- Warehouse space: Given the shortage of truck drivers, warehouses are stocked with filled containers awaiting transportation, which has caused a warehouse crunch across southern California where vacancies hover around 1%. A related issue caused by the shortage of truck drivers and full warehouses is that there is nowhere to store the empty containers.
- Full and empty containers: Containers remain lingering on docks because they can’t be moved out of warehouses fast enough due to the shortage of truck drivers. With nowhere to store the full and empty containers, the dock areas are being used for container storage. This has led to ships unloading much more slowly than usual due to so many full and empty containers taking up valuable space on docks. Within the last month, there have been upwards of 90 ships waiting offshore of LA/LB as operations struggle to meet surging consumer demand.
The above points highlight the interconnectedness of truck drivers, warehouse capacity, the lifecycle of containers, and sufficient dock space—all have worked together to amplify the backlog of ships waiting to enter the ports. To some observers this may not be a surprising development. The Container Port Performance Index, created by the World Bank and IHS Markit, ranks 351 ports based off two different approaches. According to either method, both LA and LB rank in the bottom 25 of the index, and no US port ranked in the top 50.
(Some) Normalization Is Already Beginning to Occur
Supply-chain bottlenecks were prevalent in 2020-2021 and will likely persist well into 2022. However, there are a few tentative signs that the worst may soon be behind us.
- Declining Global Freight Rates: Trans-Pacific freight rates have cooled recently as most large US retailers have already imported what they need for the holiday season. For example, on the Shanghai-to-Los Angeles route, the rate for a 40-foot container has declined by over 18% since the peak in September and is currently at the lowest level since July.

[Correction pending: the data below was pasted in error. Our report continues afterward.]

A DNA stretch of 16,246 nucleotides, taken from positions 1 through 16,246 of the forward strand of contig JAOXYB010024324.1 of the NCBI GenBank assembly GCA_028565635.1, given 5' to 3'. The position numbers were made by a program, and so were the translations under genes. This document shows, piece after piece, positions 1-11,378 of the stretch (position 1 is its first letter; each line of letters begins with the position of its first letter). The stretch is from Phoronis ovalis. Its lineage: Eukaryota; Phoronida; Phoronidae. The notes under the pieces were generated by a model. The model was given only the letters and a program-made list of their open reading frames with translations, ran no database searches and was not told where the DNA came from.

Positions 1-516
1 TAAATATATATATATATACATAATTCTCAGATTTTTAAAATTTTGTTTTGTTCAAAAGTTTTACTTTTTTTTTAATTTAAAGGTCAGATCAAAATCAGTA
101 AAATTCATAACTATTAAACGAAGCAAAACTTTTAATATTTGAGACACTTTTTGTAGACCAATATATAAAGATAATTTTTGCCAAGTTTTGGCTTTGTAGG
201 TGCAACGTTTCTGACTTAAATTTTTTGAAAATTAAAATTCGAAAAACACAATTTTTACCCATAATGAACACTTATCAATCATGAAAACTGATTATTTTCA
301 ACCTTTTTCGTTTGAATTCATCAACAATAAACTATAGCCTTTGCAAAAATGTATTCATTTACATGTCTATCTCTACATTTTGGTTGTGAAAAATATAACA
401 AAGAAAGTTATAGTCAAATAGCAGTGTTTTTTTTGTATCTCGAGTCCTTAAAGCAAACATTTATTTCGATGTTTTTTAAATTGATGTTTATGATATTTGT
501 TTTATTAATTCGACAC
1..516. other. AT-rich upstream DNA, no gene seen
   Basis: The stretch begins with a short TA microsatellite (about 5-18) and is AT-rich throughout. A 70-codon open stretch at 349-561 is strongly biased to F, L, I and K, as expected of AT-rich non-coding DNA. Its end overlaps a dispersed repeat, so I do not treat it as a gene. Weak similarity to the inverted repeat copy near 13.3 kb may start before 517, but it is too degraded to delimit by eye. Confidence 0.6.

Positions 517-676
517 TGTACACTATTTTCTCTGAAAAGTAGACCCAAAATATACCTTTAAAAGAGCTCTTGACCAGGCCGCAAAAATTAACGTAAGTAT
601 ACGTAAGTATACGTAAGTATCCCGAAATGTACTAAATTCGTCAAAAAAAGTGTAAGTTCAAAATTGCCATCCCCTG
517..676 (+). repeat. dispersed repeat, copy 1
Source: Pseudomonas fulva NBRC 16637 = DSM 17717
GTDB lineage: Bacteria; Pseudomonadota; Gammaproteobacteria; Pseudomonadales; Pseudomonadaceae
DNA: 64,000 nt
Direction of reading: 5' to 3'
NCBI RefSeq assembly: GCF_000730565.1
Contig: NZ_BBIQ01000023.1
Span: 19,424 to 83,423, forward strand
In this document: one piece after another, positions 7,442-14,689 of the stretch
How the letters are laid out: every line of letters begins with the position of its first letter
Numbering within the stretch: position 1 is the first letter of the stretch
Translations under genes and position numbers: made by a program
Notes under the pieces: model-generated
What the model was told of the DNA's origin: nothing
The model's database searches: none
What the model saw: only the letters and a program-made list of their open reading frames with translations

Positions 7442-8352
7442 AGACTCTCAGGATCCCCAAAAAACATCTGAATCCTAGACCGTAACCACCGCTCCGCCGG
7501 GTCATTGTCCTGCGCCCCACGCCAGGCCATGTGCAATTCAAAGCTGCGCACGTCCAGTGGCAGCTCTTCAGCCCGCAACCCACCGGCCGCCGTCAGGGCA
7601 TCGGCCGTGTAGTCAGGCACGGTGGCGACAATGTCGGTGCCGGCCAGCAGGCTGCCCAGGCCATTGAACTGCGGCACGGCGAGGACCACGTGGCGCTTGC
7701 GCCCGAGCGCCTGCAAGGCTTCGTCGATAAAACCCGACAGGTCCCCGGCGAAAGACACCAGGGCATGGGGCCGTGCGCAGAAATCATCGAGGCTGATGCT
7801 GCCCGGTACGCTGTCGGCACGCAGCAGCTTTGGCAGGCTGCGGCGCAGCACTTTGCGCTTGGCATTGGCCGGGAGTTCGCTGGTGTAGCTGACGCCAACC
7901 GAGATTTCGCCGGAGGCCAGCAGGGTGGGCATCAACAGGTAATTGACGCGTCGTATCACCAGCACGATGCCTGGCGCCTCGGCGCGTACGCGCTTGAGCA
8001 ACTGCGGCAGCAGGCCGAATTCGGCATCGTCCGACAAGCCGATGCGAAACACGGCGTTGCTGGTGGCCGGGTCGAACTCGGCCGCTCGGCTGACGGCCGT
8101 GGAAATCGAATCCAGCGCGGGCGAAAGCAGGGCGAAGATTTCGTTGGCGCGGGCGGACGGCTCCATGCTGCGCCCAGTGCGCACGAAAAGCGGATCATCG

- Weak Buying Conditions are Limiting Goods Demand: Surveys in the United States that measure consumer attitudes towards buying conditions for durable goods have plummeted, signifying the negative impact of higher prices on final demand.
- US Supplier Delivery Times Improving: The US Supplier Delivery Index for manufacturing has declined from an index high of 78.8 in May 2021 to 72.2 in November, highlighting faster delivery times.
- Empty containers are being removed faster: Since the LA and LB ports announced the potential for fines on ocean carriers who fail to clear empty containers off the docks in October, the number of containers sitting on the docks has dropped by 47%.
Some of these signals reflect seasonality. Many large US retailers imported goods earlier than usual this year to get ready for the holiday shopping boom. Seasonality may continue to help ease supply chain constraints, especially with the upcoming Chinese New Year. Chinese policymakers shut down many factories for a week in February, which will slow output and perhaps provide a much-needed break on more ships and cargo flowing into US ports, as capacity is significantly reduced. Lower supply of goods is unlikely to be helpful for prices, however.
Risks Will Still Be Prevalent in 2022
A survey in the third quarter of this year showed that most chief financial officers expect supply-chain disruptions to be resolved in the second half of 2022. We think this is a reasonable assumption, although there are many risks that may affect supply chains in 2022.
Globally, households still hold excess savings which could prolong the demand for durable goods. This demand is evident as many businesses face the lowest inventory-to-sales ratios since 2011. Any increase in restrictions and reduced mobility may limit the shift from goods to services consumption.
In the United States, shortages of truck drivers and warehouse workers will likely continue to be a drag on delivery times. The labor shortages could also grow in 2022 given the Pacific Maritime Association’s contracts with the International Longshore and Warehouse Union are expiring next summer. The last time contracts were discussed in 2014, West Coast ports faced months of slowdowns that were ultimately resolved when the White House became involved.
In our view, all these risks will be obstacles to a quick recovery in the supply chain; however, the ending of the US and Chinese holiday season and the waning effects of previous fiscal stimulus should provide the framework for the supply-chain backlog easing during the first half of 2022, and eventually normalizing before year-end.